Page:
usage data from the Flight Data Recorder that our engineering systems use but focussed on how

    the aircraft has been flown. Through the application of Flight Condition Recognition algorithms

    (manoeuver recognition) an MoD partner provides regular reports which when any of the pre-

    defined limits have been exceeded e.g. angle of bank, rate of turn etc. The exceedances currently

    being monitored emanate from the limits set in the Release to Service document for the aircraft

    type.

    Reports are provided back to senior pilots who are then able to discuss particular aspects of the

    sortie with the handling pilot with a view to education, improving airmanship and reducing the

    incidence of the most damaging manoeuvres. By utilising the same data, there is clearly a huge

  • Page 12 of 16

    overlap between operators and engineering understanding how the aircraft has been flown can

    influence the appropriate required maintenance.

    Competence and Certification

    As part of the ongoing objective to provide assurance in Aircraft Health Monitoring, it is imperative

    to ensure that those individuals who make or influence the airworthiness and flight safety decision

    making process are able to demonstrate that they are suitably qualified and experienced people

    (SQEP) and are competent to undertake their role. Consideration is being given to achieving

    certification for HUMS, Vibration and Wear Debris Analysts against recognised standards. This

    would align analysts in the area of work with their Aircraft Health Monitoring colleagues in the Non

    Destructive Testing specialisation and provide further evidence of competence. Engineers working

    in all areas of Aircraft Health Monitoring are already strongly encouraged to undertake professional

    registration with professional engineering institutes regulated by the UK Engineering Council.

    Utilisation of Aviation HUMS Experience to Provide Wider Support

    An embryonic opportunity relates to the Royal Navys new Queen Elizabeth class (QEC) Aircraft

    Carriers. As all MoD helicopter types will be embarked at some time in QEC, there is some

    potential to utilise the health monitoring skills, deployed equipment and methods employed by

    embarked flights to support and maintain the ship. Examples of this include Wear Debris

    Analysis/Vibration Analysis programmes for the Sampson multi-function radar gearbox and aircraft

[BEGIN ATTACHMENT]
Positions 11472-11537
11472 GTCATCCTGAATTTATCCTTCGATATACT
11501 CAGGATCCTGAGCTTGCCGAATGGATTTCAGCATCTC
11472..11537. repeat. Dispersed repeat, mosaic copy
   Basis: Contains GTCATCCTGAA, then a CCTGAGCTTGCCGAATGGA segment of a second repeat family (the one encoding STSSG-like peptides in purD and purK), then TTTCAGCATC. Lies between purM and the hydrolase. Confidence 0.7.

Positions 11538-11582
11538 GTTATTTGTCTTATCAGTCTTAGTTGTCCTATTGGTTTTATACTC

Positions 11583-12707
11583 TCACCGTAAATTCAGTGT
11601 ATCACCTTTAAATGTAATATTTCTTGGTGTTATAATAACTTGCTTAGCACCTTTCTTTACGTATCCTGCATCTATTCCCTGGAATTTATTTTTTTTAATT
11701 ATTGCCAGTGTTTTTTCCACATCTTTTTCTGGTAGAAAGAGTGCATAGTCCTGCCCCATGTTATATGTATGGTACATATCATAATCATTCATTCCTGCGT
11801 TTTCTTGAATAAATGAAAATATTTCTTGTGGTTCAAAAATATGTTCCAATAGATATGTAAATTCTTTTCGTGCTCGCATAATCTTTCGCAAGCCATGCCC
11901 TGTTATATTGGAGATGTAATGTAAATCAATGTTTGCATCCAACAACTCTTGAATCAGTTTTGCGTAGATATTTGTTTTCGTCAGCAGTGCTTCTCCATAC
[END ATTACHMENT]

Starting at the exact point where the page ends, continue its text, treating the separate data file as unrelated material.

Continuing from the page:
lifts and automated weapon handling systems.

    Alerting Thresholds and False Alarms

    Currently the MoD utilises a graduated threshold based alerting mechanism to identify and handle

    exceedances. Dependent on the capability of the platform this is implemented by calculating and

    using thresholds from fleet-wide data or by enabling the generation of learned thresholds for each

    individual aircraft.

    Another MoD aspiration is to complement the alerting process by introducing additional data

    processing to minimise the number of false alerts. The intent is to develop algorithms which enable

    more informed management of alerts by generating a metric which provides an indication of the

    probabilistic likelihood of a fault. Successful generation of this capability is likely to enhance aircraft

    availability and will enable more informed fleet management and usage through the reduction of

    unscheduled maintenance.

    Statement of Operating Intent & Usage and Operational Data Monitoring

    The Statement of Operating Intent and Usage (SOIU) is part of the Aircraft Usage Validation

    Process (AUVP) in support of aircraft Structural Integrity (SI). When substantiating safe life the

    Design Organisation (manufacturer) make assumptions based upon how the aircraft will be used in

    service these are referred to the Design Usage Spectrum (DUS).

  • Page 13 of 16

    The AUVP is a process which compares the actual aircraft in-service usage with the DUS to

    ensure continued structural airworthiness with the output being the SOIU. [Reference 9]

    The SOIU review is carried out at regular periodicities, with sortie information e.g. manoeuvres